At first glance, Alteryx can seem extremely intimidating but I can tell you that it only takes a short amount of time to understand the basics and the rest will come with time.  While there are numerous tools that allow you to do almost anything you need to the data, this blog will go through 5 tools that you can use to format data so it is suitable for whatever you need.

First, let’s start with the page you will see when you open Alteryx:

The focus will be on the canvas, the big empty box where it says ‘Drop tools here’.  This is where you will drop the tools you want to use for your workflow and Alteryx will fill the rest of the page with relevant information.


Input Data

The first tool you will need is the input data tool which can be seen in the favorites bar.   By dragging this onto the canvas you will be able to input data using the ‘Set Up a Connection’ button that now appears on the left.

Alteryx allows you to connect to a data source by 3 different methods:

  • Using a file on a local device.
  • Connecting to an external data source (e.g. Microsoft SQL Server, Oracle, Snowflake, etc.)
  • Connecting to a server.

You can also drag a file directly onto the Alteryx canvas and it will create an Input Data tool with the selected data file connected.



One of the most useful and easiest tools to use is the Join tool, it saves a lot of time and hassle and has many different options for joining two or more data sets together.  In the example seen throughout this blog I am using the famous ‘Superstore’ dataset and the screenshot below shows the method of dragging two datasets onto the join tool tabs.

There are 3 outputs:

  • The Left Output: All rows from the left table that did not get included in the join.
  • The Join Output: All rows that were able to be joined together.
  • The Right Output: All rows from the right table that did not get included in the join.

You can drag a tool to connect to any of those outputs to further format or join the outputs of the join tool.  This will be seen below when we attach our next tool to the join output.  Within the join tool on the left window you will be able to choose what column to join the tables on and below that you can select which rows will come through in the join.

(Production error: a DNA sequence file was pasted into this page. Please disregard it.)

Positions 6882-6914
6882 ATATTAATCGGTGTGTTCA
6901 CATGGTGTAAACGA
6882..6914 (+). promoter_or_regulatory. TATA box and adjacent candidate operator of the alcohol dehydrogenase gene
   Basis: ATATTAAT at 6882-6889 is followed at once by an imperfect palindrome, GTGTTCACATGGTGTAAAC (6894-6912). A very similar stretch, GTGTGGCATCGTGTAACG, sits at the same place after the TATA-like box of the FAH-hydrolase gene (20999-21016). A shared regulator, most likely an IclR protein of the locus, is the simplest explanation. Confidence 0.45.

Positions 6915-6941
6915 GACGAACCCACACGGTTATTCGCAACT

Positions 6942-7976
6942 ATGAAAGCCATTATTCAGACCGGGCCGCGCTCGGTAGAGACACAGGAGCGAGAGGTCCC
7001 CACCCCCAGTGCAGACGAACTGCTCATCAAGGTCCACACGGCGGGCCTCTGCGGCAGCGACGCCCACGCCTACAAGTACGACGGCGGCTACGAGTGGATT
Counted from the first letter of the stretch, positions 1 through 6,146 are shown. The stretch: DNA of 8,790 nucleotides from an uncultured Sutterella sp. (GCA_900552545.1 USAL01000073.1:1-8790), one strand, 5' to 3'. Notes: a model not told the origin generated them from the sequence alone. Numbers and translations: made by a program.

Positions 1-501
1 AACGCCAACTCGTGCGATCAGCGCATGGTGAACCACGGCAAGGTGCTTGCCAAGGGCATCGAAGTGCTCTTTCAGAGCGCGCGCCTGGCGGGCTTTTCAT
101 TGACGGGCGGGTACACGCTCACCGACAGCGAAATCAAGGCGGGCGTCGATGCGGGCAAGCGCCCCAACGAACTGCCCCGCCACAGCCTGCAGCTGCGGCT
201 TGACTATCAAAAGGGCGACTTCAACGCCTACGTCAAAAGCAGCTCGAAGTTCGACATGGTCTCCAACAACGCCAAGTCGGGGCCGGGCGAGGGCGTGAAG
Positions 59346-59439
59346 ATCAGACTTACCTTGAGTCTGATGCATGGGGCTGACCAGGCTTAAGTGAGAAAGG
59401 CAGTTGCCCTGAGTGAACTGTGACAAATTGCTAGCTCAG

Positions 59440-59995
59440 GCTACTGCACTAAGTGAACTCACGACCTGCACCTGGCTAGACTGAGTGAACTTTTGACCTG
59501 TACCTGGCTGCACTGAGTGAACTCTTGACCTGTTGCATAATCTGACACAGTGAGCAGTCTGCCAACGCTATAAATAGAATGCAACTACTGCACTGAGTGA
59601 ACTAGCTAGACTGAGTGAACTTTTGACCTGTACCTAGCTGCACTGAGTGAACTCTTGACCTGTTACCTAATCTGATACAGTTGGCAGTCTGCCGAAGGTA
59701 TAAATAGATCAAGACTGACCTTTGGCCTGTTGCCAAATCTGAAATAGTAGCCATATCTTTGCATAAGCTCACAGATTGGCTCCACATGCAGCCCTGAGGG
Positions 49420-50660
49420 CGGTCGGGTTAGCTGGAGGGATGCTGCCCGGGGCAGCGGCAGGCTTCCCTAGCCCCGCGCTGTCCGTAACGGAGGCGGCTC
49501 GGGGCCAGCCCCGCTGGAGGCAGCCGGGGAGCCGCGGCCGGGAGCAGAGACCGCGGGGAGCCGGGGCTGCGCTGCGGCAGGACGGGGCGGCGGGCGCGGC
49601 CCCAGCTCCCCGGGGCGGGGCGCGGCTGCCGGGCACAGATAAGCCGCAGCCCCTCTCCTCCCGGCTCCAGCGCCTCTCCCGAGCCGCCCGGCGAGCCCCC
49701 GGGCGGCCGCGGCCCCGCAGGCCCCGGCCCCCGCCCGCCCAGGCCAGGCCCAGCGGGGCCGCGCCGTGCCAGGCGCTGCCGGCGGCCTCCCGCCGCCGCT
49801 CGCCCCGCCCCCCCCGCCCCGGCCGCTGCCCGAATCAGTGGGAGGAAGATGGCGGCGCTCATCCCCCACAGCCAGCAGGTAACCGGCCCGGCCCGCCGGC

Another tool with two outputs is the Filter tool which allows you to filter the entire dataset using a formula which can be as specific as you like.  When you drag the output of the join tool onto the Filter tool a new box will appear in the left side of the screen where you can choose your filter.  In this case we have chosen to only see records for Orders in the United States.

To see only fields that pass the filter you will need to drag your next tool onto the T (True) tab on the right side of the Filter tool.  To see records that did not pass the filter you will need to drag your tool onto the F (False) tab.



If you just wanted to see the outputs for each tab of the Filter tool you can drag a browse tool to each and this will show you both a summary and some insights into the data, along with the data itself in the Results window.  The screenshot below shows what will appear in the left hand side of the screen, some insights and analytics into the data, all performed automatically by the Browse tool.  It is extremely useful for a quick look into the data and to make sure there are no errors.

In the Results window at the bottom of the screen, you will also see the data in it’s raw form, it will allow you to investigate yourself and ensure the data has not changed in anyways you did not want it to.


Output Data

Finally, now that we have formatted and checked our data we will want to export it or send it back to update the original data source.  To do this we will need to use the Output Date tool.  Drag this tool onto the output of the Filter tool or the last tool in your workflow and it will allow you to export the data.  Once connected the left side of the screen will change to a similar screen as the Input tool.  Here you can set again ‘Set Up a Connection’ to choose where you wish to send the data.  The same three options are available as the input tool, if it is connected to a server or a database it will send the update to the source.  Depending on the file type you will see different options but when choosing an excel file you will see this:

It is important to ensure that anytime you select overwrite instead of ‘Create a New Sheet’ or the similar option depending on your data type that you are sure you want to do so.



Your final workflow should look something like this.  If you want to add any other tools into the workflow just drag and drop them between the other tools so that they connect to the data source.  To make sure you’re able to keep track of everything annotating each tool or using comments and containers can be useful to maintain a tidy workflow.

With the five tools used throughout this blog you will be equipped to perform basic data analysis and formatting and create an environment to improve your Alteryx skills.

The data used in this example can be found at:

Good luck in your future Alteryx endeavors, the possibilities are endless!

Mikael Nuutinen
Author: Mikael Nuutinen